Myofunctional Therapy and Jaw Pain
Jaw pain, also known as temporomandibular joint dysfunction (TMD), can be related to many different factors including, but not limited to: mouth breathing, clenching, grinding, dental crowding, chewing on one side of the mouth, nail biting, or even postural habits like resting your hand on your chin. TMD can also contribute to headaches and neck/shoulder tension and pain. The tongue contributes to stabilizing the jaw. If it isn’t functioning the way it’s meant to or is not in the correct spot, the jaw joint will struggle to be stable.
Patients often find that myofunctional therapy exercises are a great non-invasive option to help with jaw pain. They find relief from jaw pain and headaches if the underlying issues are tongue- and muscle-related. There are many different ways to alleviate symptoms and every person is different in terms of the jaw pain they encounter. Often, myofunctional therapists work along with other specialists like orthodontists, dentists, or physical therapists to help rebalance and retrain the muscles of the face, mouth, and neck to help restore to proper function.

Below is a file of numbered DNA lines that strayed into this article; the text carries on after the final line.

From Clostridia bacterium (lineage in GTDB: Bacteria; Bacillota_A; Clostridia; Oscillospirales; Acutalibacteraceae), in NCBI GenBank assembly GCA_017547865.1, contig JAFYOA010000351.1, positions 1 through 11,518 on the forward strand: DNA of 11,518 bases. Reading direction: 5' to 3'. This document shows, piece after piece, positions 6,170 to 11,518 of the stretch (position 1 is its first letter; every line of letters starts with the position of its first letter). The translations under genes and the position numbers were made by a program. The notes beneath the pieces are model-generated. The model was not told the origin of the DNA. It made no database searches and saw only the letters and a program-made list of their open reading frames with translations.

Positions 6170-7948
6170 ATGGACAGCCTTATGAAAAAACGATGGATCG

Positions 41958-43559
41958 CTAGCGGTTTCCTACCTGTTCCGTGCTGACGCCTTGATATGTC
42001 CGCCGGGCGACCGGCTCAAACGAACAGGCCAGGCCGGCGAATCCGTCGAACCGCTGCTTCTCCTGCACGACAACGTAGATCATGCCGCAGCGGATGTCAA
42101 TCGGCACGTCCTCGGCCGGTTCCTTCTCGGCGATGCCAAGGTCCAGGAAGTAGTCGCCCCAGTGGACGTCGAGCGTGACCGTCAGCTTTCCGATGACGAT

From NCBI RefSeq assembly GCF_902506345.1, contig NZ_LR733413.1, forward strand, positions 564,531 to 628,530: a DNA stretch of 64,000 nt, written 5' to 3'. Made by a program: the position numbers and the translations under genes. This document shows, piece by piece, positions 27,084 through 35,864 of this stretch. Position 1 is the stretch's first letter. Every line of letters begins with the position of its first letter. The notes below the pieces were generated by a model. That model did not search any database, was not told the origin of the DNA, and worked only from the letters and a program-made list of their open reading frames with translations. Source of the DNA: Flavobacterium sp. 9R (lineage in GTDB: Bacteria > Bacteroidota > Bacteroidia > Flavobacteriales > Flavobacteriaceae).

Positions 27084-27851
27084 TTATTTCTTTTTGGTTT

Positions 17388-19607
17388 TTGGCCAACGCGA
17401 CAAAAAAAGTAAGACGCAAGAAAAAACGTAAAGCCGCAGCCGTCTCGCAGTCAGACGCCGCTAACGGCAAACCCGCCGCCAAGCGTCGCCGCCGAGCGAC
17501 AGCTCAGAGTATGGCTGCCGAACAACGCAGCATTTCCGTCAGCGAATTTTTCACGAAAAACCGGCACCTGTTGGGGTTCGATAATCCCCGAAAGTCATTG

How Does Myofunctional Therapy Help with Facial Trauma, Paralysis, or Special Needs?
People who have suffered from facial trauma, paralysis, and those with special needs such as Down syndrome, cerebral palsy, or chronic pain should be seen by a team of specialists. An advanced myofunctional therapist can be part of that team. The myofunctional therapist could improve swallowing, breathing, speech, and chewing. They help you balance the muscles of the face which could help relieve pain, decrease swelling, and improve chewing, speech, and the appearance of scars.
What are the symptoms of TMD?
- Jaw and facial pain, tension, and stiffness
- Pain and tension that radiates into the neck, shoulders, and upper body
- Hearing difficulties
- Tinnitus (ringing in the ears)
- Clicking or grating sounds when opening the mouth, yawning or chewing
- Clenching and grinding of teeth
- Difficulty opening the mouth wide or yawning
- Difficulty chewing
- Locking open of the jaw
- Epigenetic changes
- Age-related degeneration
- Autoimmune conditions such as arthritis and rheumatoid arthritis
- Nutritional and dietary issues
- Chronic stress
- Postural and structural issues
- Teeth clenching and grinding
- Improper chewing or swallowing patterns
- Incorrect tongue resting posture and mouth breathing
- Persistently sleeping on one side